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St. Titus Brandsma, patron of OSV News

St. Titus Brandsma, a Dutch Carmelite martyred at the Dachau concentration camp, is pictured in an undated photo.
St. Titus Brandsma, a Dutch Carmelite martyred at the Dachau concentration camp, is pictured in an undated photo. Canonized by Pope Francis on May 15, 2022, St. Titus was a friar, priest, theologian and journalist who spoke out against the rise of Nazi power and influence. (CNS photo/courtesy Titus Brandsma Institute) San Tito Brandsma, un carmelita holandés martirizado en el campo de concentración de Dachau, aparece en una foto sin fecha. Canonizado por el Papa Francisco el 15 de mayo de 2022, San Tito fue un fraile, sacerdote, teólogo y periodista que se pronunció en contra del ascenso del poder y la influencia nazis. (Foto de CNS/cortesía del Titus Brandsma Institute)

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(OSV News) — “Words awaken, examples attract. The gift of language is much, but it is only a small part of human witnessing. When we are united with God, he confirms our word by his grace.” – St. Titus Brandsma, “The Richness of Pentecost.”

St. Titus Brandsma (1881-1942), patron of OSV News, was a Dutch Carmelite priest, journalist, scholar and martyr. Canonized by Pope Francis in May 2022, he has become a spiritual mentor to Catholic media through his witness to the faith amid totalitarianism, war and genocide. St. John Paul II, who beatified Brandsma in 1985, called the Carmelite a “valiant journalist,” one who offered a “strenuous defense of the Catholic press” and in the process became a “martyr of freedom of expression against the tyranny of dictatorship.”

Born on Feb. 23, 1881 in northern Holland, Anno Sjoerd Brandsma entered the Carmelite order at age 17, taking his father’s name Titus for religious life. Following his 1905 ordination to the priesthood, Brandsma studied philosophy at the Pontifical Gregorian University in Rome, earning a doctoral degree in 1909. Returning to Holland, he taught at his order’s study house and was later appointed professor of philosophy at the Catholic University of Nijmegen (now Radboud University). Brandsma traveled throughout Holland lecturing on mysticism, prompting one writer to dub him “the mystic with the train ticket.”

Brandsma embraced journalism as a vital means of evangelization, writing numerous magazine and newspaper articles on Catholic spirituality, as well as homilies and reflections. He served as chief editor of De Stad Oss and founded the Karmelrozen magazine, eventually becoming an adviser to the Roman Catholic Journalists’ Association.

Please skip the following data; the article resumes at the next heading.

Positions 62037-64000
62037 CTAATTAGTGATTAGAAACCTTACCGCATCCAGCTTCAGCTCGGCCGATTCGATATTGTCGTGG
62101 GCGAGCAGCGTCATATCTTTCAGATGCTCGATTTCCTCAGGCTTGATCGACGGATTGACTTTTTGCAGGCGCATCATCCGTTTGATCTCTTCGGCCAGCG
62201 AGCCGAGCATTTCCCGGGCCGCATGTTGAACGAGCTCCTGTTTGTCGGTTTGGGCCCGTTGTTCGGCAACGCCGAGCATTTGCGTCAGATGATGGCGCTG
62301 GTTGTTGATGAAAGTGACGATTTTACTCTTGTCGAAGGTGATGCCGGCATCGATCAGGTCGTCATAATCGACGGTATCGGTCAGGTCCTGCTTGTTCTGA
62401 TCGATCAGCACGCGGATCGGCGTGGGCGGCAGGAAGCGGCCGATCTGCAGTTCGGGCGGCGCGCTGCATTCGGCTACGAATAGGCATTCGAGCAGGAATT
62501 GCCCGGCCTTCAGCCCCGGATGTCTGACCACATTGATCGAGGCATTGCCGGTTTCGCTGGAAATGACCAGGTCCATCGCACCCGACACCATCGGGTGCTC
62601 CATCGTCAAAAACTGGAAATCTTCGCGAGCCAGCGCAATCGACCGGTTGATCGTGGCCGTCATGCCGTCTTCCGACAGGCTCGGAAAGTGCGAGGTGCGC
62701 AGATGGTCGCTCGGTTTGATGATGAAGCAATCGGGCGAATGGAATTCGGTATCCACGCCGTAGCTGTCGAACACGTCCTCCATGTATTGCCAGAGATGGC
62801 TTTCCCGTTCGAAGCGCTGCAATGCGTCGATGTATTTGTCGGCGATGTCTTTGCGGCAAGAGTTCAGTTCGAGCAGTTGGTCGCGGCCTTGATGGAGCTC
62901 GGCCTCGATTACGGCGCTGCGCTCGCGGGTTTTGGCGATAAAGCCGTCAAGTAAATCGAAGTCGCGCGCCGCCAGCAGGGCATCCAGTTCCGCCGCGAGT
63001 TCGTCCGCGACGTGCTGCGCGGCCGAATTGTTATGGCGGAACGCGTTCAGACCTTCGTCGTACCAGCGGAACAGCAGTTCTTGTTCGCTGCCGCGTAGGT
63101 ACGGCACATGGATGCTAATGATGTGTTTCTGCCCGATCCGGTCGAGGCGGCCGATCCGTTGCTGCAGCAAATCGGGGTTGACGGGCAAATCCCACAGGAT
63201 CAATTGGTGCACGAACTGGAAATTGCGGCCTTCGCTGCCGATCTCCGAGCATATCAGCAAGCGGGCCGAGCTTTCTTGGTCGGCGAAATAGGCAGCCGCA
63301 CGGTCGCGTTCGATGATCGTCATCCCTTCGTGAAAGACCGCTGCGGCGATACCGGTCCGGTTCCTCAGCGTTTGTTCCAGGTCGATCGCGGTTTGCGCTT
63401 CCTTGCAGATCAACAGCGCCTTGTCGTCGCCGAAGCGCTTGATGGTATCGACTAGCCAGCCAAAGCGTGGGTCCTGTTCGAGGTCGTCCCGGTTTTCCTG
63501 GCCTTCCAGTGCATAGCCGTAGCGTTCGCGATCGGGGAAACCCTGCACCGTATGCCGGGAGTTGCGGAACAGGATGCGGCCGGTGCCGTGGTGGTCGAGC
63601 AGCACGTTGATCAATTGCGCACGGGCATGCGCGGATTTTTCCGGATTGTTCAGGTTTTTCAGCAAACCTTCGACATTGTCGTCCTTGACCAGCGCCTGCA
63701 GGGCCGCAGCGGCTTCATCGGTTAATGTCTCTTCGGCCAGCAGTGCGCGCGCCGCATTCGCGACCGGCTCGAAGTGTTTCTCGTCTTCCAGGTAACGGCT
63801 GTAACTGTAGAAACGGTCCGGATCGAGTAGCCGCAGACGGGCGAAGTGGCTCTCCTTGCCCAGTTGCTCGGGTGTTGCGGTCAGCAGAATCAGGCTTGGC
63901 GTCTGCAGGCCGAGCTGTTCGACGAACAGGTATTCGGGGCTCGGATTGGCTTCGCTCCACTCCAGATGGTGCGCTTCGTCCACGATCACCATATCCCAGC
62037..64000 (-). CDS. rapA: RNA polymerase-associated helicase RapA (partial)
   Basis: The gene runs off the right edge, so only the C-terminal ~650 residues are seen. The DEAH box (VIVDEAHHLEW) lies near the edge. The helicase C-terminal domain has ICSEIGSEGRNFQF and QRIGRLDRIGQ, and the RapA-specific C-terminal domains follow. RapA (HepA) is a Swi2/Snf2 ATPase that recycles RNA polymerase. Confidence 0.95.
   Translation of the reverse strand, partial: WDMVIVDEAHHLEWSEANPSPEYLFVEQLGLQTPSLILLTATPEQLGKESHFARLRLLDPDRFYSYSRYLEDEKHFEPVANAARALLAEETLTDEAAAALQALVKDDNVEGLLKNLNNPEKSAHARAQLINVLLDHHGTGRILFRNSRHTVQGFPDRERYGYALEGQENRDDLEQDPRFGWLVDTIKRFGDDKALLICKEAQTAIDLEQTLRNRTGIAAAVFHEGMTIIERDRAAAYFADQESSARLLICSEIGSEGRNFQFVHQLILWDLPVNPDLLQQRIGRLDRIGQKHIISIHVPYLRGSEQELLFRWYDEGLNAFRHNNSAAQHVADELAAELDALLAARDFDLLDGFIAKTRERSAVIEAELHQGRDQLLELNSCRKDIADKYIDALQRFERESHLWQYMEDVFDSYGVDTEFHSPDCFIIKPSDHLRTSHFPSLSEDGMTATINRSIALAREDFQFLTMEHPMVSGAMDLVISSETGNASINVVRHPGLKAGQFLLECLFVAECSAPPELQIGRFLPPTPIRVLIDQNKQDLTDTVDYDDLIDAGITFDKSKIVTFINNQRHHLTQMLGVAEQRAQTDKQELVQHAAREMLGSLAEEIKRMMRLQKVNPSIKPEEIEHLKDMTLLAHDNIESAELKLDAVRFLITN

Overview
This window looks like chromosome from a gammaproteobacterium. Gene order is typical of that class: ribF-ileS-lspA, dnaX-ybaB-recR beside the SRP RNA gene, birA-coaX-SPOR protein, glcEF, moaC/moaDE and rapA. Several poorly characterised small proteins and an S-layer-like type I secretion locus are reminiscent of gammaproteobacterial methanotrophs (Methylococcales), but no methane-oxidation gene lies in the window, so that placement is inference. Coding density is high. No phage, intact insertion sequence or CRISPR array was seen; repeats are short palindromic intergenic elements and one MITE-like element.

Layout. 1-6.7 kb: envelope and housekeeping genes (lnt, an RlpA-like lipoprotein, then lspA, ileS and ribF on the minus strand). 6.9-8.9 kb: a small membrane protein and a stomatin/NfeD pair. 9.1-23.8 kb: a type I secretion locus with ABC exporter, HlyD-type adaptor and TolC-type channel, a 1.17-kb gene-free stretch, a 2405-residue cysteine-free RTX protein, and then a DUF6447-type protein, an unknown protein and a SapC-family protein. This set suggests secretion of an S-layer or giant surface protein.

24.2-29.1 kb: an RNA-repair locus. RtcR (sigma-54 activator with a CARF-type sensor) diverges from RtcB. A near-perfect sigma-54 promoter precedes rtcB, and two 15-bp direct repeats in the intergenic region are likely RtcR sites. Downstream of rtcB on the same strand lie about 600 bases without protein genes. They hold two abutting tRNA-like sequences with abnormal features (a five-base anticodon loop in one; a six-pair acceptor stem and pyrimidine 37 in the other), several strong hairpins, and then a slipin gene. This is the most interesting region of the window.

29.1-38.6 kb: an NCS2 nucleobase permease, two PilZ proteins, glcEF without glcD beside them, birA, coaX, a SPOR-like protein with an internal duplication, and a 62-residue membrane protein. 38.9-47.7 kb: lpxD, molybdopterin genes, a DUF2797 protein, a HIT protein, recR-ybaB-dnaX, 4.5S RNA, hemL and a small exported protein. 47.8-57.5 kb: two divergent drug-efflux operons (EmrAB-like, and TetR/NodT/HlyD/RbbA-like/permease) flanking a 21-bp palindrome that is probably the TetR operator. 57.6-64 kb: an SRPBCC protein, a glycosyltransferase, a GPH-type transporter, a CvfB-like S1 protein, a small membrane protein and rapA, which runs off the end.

At the same time, Brandsma’s “ever-burning spiritual fire, which shone through in his journalism, would prove fatal,” as philosopher Inigo Bocken noted. Brandsma quickly recognized the dangers of Nazism, and he exhorted the Catholic press not to accept advertisements from organizations supportive of the Nazi regime, which invaded the Netherlands in May 1940. In response, Nazi police arrested Brandsma in January 1942, ultimately deporting him to the Dachau concentration camp in southern Germany.

Even in prison, Brandsma continued to write, composing several letters, meditations on the Stations of the Cross and an unfinished biography of St. Teresa of Avila. His correspondence to loved ones detailed his regular prayer life, his acceptance of suffering and his profound hope in Christ. Informed of his transfer to Dachau, Bransdma calmly assured his family in a letter that “the dear Lord God is everywhere.”

His health ruined by the camp’s conditions and medical experimentation, Brandsma was executed on July 26, 1942. That same day, the Dutch bishops issued a pastoral letter protesting the deportation of the Netherlands’ Jews, most of whom perished in Nazi death camps.

Brandsma gave his rosary beads to the nurse who administered the lethal injection, having prayed for her conversion. Several years later, she sought forgiveness and served as a witness in Brandsma’s cause for sainthood.

Gina Christian is a National Reporter for OSV News.

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